Stevey “Long Long” Yegge strikes again.

And this time it cuts twice: first it wasted a lot of my time as usual, then it showed why I suck at being a developer: I can’t get over the n00b mentality and capacity.

OK it’s not that bad. I’ll never be able to write a compiler or understand LISP, but I don’t think my code has that much of a chance to be honored on the Daily WTF, either.

This is the paragraph that makes me sweat (bold by me):

A programmer with a high tolerance for compression is actually hindered by a screenful of storytelling (referring to long comments). Why? Because in order to understand a code base you need to be able to pack as much of it as possible into your head. If it’s a complicated algorithm, a veteran programmer wants to see the whole thing on the screen, which means reducing the number of blank lines and inline comments – especially comments that simply reiterate what the code is doing. This is exactly the opposite of what a n00b programmer wants. n00bs want to focus on one statement or expression at a time, moving all the code around it out of view so they can concentrate, fer cryin’ out loud.

I would always cringe at the LISP code segment he quoted, not just because it’s LISP, but mostly because it’s too terse and dense, exactly as he wants it. My current team lead writes code just like that, and now I can understand his smirk whenever I ask him for more comments.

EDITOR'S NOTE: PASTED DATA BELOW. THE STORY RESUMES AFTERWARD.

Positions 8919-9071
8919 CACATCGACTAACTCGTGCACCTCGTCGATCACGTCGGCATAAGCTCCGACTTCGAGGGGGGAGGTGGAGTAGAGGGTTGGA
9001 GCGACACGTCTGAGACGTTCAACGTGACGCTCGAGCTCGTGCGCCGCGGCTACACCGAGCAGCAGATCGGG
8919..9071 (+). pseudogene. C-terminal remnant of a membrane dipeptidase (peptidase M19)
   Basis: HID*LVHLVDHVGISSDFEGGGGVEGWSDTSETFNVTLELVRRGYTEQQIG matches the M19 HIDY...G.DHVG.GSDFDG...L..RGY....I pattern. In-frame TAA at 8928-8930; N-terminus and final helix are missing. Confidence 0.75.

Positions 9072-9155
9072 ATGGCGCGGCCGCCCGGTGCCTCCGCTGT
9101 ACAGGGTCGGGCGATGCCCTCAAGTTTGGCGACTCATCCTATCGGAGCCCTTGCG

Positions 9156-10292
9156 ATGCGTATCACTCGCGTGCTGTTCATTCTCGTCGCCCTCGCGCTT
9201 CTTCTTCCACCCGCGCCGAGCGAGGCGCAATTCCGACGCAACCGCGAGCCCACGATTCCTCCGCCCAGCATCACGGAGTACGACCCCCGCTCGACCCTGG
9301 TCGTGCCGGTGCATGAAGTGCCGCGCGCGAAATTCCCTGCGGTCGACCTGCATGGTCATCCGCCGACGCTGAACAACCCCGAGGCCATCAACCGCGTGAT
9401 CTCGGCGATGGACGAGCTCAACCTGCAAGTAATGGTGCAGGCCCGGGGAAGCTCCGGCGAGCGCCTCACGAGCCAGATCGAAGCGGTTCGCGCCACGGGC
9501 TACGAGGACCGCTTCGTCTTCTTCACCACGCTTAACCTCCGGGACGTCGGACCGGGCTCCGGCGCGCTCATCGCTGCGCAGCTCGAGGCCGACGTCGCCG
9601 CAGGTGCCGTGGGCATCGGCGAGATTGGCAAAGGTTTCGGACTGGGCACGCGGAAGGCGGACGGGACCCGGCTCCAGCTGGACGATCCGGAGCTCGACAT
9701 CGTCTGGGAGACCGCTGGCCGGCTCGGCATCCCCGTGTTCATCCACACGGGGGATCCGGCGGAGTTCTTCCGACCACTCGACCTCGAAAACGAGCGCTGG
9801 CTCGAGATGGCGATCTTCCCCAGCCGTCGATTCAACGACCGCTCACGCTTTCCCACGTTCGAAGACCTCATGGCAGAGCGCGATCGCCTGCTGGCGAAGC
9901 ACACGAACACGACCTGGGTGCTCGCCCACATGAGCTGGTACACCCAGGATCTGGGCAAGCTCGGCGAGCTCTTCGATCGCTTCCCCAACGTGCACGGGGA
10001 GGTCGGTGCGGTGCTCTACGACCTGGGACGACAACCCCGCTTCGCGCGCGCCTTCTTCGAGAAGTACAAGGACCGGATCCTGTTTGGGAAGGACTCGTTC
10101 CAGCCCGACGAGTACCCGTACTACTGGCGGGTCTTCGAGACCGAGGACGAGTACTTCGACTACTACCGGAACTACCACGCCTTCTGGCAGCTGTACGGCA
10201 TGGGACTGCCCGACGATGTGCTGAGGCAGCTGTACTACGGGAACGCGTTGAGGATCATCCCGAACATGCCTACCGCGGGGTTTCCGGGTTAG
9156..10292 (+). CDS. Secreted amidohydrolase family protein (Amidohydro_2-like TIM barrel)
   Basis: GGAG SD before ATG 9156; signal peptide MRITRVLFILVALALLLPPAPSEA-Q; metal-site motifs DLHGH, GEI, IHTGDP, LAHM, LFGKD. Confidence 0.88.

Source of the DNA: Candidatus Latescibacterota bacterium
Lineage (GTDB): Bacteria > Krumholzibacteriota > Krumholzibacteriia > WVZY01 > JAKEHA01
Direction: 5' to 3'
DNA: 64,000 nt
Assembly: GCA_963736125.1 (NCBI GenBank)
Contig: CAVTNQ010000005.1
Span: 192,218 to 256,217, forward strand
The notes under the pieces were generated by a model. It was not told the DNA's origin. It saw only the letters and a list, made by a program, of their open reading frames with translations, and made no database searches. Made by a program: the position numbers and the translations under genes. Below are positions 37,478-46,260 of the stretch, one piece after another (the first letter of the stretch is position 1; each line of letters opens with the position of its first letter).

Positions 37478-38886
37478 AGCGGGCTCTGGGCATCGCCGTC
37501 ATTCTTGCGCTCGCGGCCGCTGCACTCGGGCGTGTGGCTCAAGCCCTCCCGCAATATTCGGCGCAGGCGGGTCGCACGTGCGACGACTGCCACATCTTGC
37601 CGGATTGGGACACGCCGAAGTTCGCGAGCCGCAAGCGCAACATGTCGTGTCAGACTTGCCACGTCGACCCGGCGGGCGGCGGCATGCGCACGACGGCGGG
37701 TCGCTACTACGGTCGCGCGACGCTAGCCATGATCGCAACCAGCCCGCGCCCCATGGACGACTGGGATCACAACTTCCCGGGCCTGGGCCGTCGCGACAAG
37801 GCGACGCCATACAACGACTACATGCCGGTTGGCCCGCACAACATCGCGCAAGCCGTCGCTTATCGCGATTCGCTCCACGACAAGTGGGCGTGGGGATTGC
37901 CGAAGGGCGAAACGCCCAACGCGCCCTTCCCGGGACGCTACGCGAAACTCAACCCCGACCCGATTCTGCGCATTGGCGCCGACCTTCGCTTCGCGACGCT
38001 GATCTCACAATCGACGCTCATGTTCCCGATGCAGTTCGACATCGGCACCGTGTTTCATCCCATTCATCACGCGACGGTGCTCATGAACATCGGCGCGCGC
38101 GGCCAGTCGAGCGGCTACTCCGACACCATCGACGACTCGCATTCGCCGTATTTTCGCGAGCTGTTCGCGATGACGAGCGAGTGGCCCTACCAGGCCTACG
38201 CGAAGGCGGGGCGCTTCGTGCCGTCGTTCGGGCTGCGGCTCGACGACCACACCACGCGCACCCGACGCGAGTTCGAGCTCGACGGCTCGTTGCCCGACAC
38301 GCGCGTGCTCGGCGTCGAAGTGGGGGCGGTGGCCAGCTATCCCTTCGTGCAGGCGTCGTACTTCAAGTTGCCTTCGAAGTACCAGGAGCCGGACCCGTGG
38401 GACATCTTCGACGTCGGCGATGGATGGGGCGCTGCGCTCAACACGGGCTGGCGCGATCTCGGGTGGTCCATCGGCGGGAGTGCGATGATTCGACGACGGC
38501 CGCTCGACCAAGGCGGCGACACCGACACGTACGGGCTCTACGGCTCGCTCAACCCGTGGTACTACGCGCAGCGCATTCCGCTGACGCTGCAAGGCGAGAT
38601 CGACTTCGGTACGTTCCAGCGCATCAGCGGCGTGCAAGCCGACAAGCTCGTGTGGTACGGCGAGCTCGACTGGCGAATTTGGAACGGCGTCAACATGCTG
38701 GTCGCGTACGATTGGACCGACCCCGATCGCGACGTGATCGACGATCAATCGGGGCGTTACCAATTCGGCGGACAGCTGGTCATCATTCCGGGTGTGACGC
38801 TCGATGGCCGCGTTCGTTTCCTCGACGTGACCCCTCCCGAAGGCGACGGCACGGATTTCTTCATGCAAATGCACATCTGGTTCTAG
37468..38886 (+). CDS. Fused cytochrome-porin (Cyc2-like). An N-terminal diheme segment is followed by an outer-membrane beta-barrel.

Stevey’s take home messages are clear, balanced, and easy to follow, though. The essence is the same as the original Agile Manifesto, which is working code (including test code) is the one and only true goal of development. Not any kind of artifact (Stevey calls it metadata) like process, model, and documentation.

When in doubt, don’t model it. Just get the code written, make forward progress. Don’t let yourself get bogged down with the details of modeling a helper class that you’re creating for documentation purposes.

If it’s a public-facing API, take a lesson from doc-comments (which should be present even in seasoned code), and do model it. Just don’t go overboard with it. Your users don’t want to see page after page of diagrams just to make a call to your service.

Lastly, if you’re revisiting your code down the road and you find a spot that’s always confusing you, or isn’t performing well, consider adding some extra static types to clarify it (for you and for your compiler). Just keep in mind that it’s a trade-off: you’re introducing clarifying metadata at the cost of maintenance, upkeep, flexibility, testability and extensibility. Don’t go too wild with it.